zoological operations and animal care preferred.
- Ability to lead and work as part of a team in a constantly changing
environment as well as individually, with a minimum of supervision
- Valid driver’s license.
- SCUBA certification.
- Successful completion of all pre-employment screenings, including SCUBA dive physical.
- No history of allergy related to animals or plants, which might interfere with the ability to work.
- Ability to respond to emergencies on an on-call basis.
- Willingness to follow all procedures and use of personal protective
equipment when necessary, as this position can involve exposure to
inclement weather, dust, potentially dangerous/unpredictable animal
species, large machinery, restraint devices, and exposure to chemicals.
Seaworld: Discovery Cove
• Bachelor’s degree in Psychology, Biology or related field preferred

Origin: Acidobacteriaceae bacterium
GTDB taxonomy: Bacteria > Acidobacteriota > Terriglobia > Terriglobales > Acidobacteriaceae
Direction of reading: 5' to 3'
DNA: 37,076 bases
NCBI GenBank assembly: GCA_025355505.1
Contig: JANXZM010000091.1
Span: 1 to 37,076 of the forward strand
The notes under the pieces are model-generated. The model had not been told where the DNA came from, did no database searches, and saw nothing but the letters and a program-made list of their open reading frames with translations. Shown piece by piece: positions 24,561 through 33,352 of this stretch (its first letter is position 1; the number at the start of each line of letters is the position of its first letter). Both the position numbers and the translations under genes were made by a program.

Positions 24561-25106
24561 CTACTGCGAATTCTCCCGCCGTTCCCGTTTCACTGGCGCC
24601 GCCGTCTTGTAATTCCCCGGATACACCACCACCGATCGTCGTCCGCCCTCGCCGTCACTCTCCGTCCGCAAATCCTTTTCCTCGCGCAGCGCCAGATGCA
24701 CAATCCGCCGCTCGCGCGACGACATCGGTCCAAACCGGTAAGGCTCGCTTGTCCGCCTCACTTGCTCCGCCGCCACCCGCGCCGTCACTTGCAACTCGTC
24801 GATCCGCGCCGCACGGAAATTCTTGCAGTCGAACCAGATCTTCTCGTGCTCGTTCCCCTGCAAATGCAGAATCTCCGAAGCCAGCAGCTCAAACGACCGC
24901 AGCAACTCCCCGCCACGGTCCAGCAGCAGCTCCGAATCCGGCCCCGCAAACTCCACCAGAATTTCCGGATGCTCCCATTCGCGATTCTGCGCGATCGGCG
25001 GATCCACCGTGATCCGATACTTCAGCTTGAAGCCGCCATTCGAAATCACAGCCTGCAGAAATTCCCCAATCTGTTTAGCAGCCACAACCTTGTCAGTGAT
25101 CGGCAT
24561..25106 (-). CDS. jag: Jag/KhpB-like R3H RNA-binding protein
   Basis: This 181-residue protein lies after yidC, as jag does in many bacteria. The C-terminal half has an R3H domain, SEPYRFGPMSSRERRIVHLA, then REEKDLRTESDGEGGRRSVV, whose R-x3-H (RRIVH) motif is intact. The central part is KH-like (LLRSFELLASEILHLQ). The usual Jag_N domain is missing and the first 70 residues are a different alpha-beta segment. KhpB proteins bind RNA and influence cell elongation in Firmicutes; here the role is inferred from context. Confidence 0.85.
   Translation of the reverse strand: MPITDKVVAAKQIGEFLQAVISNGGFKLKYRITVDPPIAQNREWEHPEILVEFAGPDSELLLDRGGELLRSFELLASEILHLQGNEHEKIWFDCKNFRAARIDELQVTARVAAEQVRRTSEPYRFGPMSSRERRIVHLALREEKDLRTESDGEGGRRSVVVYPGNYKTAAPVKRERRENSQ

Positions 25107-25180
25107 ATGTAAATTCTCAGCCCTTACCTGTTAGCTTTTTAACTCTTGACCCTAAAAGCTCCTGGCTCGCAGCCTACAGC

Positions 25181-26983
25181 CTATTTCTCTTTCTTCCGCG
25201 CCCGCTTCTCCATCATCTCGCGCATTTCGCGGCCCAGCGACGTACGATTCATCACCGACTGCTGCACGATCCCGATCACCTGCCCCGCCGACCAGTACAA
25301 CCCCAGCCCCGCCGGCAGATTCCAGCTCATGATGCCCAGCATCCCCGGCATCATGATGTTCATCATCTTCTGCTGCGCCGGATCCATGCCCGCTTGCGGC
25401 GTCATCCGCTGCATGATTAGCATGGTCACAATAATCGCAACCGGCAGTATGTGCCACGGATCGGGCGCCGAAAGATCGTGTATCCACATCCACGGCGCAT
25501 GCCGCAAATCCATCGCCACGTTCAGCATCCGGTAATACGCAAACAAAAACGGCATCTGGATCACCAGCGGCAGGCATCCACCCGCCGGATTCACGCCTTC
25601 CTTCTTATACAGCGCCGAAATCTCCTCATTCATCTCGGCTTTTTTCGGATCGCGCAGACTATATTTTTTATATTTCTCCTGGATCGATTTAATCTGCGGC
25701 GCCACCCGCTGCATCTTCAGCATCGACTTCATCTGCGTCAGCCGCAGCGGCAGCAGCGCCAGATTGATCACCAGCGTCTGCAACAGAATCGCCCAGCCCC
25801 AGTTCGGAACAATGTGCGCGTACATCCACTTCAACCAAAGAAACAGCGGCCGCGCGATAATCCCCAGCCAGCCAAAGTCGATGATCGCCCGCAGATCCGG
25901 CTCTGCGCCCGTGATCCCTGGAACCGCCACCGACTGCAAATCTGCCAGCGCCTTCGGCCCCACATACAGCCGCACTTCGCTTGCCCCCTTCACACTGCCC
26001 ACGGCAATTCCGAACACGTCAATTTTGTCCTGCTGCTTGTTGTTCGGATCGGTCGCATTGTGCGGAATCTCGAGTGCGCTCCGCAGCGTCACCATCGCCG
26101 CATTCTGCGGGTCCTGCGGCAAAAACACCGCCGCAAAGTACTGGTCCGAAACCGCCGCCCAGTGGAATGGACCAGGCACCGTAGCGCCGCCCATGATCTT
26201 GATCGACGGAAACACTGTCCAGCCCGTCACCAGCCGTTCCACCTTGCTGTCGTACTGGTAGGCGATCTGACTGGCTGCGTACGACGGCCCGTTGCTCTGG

• 6 months dolphin interaction program experience preferred
• Bilingual strongly preferred
• Possession of a valid state driver’s license preferred
Georgia Aquarium: Assistant Trainer
• Four year degree in biology or related field; equivalent relevant experience may be considered in lieu of a four year degree at the discretion GAI.
• Internship or volunteer experience at an AZA/AMMPA accredited institution, or equivalent, with a proven track record of team oriented and professional performance.
• One year of aquatic animal husbandry and training working with marine mammals, experience in an AZA/AMMPA accredited institution, or equivalent, with a proven track record of team oriented and professional performance preferred.